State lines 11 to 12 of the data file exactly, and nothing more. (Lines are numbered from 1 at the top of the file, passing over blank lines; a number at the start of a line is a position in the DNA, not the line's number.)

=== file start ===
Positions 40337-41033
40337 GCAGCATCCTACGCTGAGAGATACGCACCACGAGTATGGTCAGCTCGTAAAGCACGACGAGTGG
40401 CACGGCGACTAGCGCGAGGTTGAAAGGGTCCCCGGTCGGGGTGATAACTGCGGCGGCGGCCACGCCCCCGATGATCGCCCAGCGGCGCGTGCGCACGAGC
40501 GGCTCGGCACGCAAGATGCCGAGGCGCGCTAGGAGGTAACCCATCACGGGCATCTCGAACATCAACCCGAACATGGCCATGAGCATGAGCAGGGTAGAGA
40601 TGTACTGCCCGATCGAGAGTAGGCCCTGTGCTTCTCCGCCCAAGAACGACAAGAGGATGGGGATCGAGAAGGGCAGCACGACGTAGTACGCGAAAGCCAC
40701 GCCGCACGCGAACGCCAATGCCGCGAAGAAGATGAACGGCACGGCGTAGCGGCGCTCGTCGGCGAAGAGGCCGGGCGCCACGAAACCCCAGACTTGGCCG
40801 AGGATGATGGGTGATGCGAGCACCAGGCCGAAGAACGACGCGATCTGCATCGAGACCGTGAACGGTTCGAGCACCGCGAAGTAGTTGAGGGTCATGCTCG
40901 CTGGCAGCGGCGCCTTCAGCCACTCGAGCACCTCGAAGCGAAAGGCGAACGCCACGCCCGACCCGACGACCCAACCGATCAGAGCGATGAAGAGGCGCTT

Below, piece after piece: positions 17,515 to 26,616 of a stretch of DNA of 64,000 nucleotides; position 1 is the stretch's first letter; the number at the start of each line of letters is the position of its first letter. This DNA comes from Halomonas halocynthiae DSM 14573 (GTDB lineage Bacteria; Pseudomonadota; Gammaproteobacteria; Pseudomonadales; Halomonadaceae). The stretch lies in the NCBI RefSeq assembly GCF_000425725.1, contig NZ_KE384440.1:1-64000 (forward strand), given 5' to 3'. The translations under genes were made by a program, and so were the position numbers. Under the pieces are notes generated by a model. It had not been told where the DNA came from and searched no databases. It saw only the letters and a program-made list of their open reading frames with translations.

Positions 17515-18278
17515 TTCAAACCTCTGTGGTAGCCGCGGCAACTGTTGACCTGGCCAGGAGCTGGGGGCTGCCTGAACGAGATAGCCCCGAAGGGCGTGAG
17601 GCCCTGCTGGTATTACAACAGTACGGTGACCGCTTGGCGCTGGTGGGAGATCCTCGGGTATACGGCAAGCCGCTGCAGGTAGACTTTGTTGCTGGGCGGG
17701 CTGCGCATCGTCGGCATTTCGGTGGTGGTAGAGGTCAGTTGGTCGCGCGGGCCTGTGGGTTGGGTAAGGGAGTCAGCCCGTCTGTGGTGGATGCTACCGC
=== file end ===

17515 TTCAAACCTCTGTGGTAGCCGCGGCAACTGTTGACCTGGCCAGGAGCTGGGGGCTGCCTGAACGAGATAGCCCCGAAGGGCGTGAG
17601 GCCCTGCTGGTATTACAACAGTACGGTGACCGCTTGGCGCTGGTGGGAGATCCTCGGGTATACGGCAAGCCGCTGCAGGTAGACTTTGTTGCTGGGCGGG